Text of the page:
In 2005 writer Tong Hua released an online novel called Scarlet Heart. It tells the story of a young woman who travels back in time to the Qing Dynasty. The heroine finds herself trapped in the body of the young daughter of a Manchu aristocrat and strikes up an unlikely romance with one of the sons of the Kangxi emperor.
The novel proved popular and in 2011, that savvy purveyor of pop-culture Hunan Satellite TV adapted it into a television drama. It went on to become the most popular series of the year, inspiring a crop of time-travel shows (like Gong, see WiC98). Eventually they annoyed the censors, who banned them.
Three years after the first success of Scarlet Heart, Tong wrote another story but this time without the time-travel element. It too has been turned into a TV drama. Perfect Couple tells the tale of Jin Yuanba, the only son of an aristocratic family in the Ming Dynasty. He is told to marry a young woman called Jiang Xiaoxuan from another prestigious family. She is secretly in love with another man, so in order to escape from marriage Jiang persuades her friend, the odd but beautiful Yu Qilin to step in as the replacement bride.
Perfect Couple concluded its TV run last week. But the best measure of its success is online, where it has accumulated more than 1.5 billion views, says 21CN Business Herald. It seems to have struck a chord with viewers largely because it is not the typical historical drama. Gone are the power struggles and the palace politics. “Why is Perfect Couple so popular? In summary, the story is engaging and light-hearted. It gives viewers plenty of laughter and joy. The acting is outstanding. That explains why fans are already demanding a second season right after the first season wraps,” says Morning Express.
Still, the success of Perfect Couple was a surprise to many industry insiders. That’s because the consensus view was that audiences had tired of costume dramas, which have swamped broadcasting schedules over the past few years. As a result, satellite networks have redirected much of their energy to making sit-coms and more contemporary shows. Almost all of the recent series reviewed by WiC have been set in modern China.
Perhaps audiences have changed their minds again and are embracing the costume genre once more. In addition to Perfect Couple, a similar drama called The Palace: The Lost Daughter has also done well in the ratings.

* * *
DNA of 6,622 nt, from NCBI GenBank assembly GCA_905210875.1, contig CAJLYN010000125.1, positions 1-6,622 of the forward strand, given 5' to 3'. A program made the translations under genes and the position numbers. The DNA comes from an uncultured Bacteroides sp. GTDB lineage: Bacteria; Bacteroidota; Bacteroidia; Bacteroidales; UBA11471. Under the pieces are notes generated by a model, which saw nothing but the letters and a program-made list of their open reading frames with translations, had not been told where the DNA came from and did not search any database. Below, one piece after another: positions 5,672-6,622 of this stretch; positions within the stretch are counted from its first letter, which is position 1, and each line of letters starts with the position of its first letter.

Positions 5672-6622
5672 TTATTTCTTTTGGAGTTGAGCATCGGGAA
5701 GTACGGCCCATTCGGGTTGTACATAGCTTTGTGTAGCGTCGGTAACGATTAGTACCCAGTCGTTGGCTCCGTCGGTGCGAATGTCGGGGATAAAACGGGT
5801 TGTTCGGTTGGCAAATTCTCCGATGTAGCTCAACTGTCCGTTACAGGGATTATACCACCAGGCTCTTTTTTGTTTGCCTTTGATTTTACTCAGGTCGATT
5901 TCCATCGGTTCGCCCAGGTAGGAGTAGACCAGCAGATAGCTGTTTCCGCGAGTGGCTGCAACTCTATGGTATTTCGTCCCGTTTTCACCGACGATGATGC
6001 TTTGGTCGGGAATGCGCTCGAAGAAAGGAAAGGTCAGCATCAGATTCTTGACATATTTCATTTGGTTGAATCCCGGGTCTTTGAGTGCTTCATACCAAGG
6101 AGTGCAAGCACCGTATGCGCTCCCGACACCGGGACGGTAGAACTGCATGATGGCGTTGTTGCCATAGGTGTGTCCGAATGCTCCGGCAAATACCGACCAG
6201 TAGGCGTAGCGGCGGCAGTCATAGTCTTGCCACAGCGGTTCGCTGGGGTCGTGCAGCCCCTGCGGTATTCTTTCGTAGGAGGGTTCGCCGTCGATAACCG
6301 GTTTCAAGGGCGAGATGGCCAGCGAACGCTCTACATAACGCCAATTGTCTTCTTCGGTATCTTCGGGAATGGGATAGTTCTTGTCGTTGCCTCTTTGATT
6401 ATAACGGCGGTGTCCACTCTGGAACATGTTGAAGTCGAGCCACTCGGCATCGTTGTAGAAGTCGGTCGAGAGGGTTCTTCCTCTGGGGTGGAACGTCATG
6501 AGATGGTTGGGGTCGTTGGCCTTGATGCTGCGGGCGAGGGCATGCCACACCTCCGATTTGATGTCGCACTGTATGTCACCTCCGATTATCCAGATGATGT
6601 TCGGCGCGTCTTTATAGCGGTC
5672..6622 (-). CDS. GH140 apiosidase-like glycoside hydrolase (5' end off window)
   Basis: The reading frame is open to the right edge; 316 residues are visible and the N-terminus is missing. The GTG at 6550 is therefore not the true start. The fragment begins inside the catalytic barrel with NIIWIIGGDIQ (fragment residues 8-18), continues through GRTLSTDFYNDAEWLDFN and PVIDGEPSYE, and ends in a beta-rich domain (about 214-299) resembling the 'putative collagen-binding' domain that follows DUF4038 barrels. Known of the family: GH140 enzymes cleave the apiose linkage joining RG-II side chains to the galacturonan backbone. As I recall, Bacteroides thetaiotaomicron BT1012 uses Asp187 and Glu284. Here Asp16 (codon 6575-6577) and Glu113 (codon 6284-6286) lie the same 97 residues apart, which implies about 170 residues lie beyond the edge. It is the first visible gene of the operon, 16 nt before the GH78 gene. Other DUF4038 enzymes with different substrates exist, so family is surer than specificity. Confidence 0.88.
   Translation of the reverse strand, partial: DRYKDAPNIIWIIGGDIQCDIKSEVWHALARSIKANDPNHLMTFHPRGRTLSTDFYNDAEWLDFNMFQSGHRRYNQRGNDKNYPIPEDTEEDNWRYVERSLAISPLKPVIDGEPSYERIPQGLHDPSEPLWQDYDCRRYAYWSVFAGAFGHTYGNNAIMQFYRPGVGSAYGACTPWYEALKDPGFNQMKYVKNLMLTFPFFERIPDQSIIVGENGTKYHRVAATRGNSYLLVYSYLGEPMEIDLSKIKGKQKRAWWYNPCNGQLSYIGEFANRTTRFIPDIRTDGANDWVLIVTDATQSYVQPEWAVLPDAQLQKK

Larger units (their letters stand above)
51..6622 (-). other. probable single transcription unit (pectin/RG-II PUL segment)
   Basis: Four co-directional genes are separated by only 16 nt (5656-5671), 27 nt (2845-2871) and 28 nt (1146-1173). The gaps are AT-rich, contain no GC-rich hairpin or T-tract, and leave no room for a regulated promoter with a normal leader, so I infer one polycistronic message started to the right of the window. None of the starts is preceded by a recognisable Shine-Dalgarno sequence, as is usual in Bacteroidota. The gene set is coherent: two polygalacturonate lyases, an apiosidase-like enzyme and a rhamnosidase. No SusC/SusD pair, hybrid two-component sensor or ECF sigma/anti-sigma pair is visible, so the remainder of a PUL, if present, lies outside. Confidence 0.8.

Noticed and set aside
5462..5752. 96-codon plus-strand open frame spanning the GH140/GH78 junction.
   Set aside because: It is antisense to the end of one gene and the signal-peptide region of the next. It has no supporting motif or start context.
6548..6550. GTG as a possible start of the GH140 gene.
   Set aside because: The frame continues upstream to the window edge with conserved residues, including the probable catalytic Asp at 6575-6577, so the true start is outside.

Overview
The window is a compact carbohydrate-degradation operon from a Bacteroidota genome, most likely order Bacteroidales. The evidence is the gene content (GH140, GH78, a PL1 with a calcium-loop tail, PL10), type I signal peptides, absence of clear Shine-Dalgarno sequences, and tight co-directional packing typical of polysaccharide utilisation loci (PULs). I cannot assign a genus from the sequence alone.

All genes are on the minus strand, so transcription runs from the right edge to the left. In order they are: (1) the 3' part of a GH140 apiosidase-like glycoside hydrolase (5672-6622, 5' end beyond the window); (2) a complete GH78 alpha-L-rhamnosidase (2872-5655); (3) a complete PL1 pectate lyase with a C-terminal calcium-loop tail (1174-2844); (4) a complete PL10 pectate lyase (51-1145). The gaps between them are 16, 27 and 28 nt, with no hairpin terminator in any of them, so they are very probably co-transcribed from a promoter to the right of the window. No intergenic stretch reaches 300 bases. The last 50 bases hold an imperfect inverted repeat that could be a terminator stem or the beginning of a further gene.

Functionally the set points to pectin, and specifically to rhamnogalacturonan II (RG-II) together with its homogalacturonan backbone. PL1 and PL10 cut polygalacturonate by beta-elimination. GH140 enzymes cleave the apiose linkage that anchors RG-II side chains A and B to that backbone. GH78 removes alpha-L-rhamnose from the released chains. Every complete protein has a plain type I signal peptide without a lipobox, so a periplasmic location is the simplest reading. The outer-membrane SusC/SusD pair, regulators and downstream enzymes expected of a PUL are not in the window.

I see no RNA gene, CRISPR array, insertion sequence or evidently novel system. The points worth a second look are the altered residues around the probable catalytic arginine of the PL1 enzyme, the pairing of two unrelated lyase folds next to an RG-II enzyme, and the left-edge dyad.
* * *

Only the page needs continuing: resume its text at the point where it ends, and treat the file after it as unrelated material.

Blame nostalgia? “Watching [costume] dramas makes me forget all the pressures of modern life and brings me back to my high school and college days when I watched them all the time,” one netizen wrote.
Others say the appeal is in the recreation of a more glamorous era. “All the women are so elegant in the period dramas. The beautiful headpieces and costumes are just amazing,” another online fan wrote.
Will Perfect Couple prove a ratings anomaly? Perhaps. What isn’t in doubt, however, is popularity of the genre in other parts of the world, namely southeast Asia. Legal Evening Post reports that Chinese costume dramas like Scarlet Heart are winning over viewers in places like Myanmar and Thailand too. “When it comes to contemporary shows, Korean dramas still take the lead. However, for costume dramas, China is the undisputed leader. Even Japanese dramas don’t pose a threat to the Chinese in that sector,” says Burmese commentator Jue Du.
© ChinTell Ltd. All rights reserved.
Sponsored by HSBC.
The Week in China website and the weekly magazine publications are owned and maintained by ChinTell Limited, Hong Kong. Neither HSBC nor any member of the HSBC group of companies ("HSBC") endorses the contents and/or is involved in selecting, creating or editing the contents of the Week in China website or the Week in China magazine. The views expressed in these publications are solely the views of ChinTell Limited and do not necessarily reflect the views or investment ideas of HSBC. No responsibility will therefore be assumed by HSBC for the contents of these publications or for the errors or omissions therein.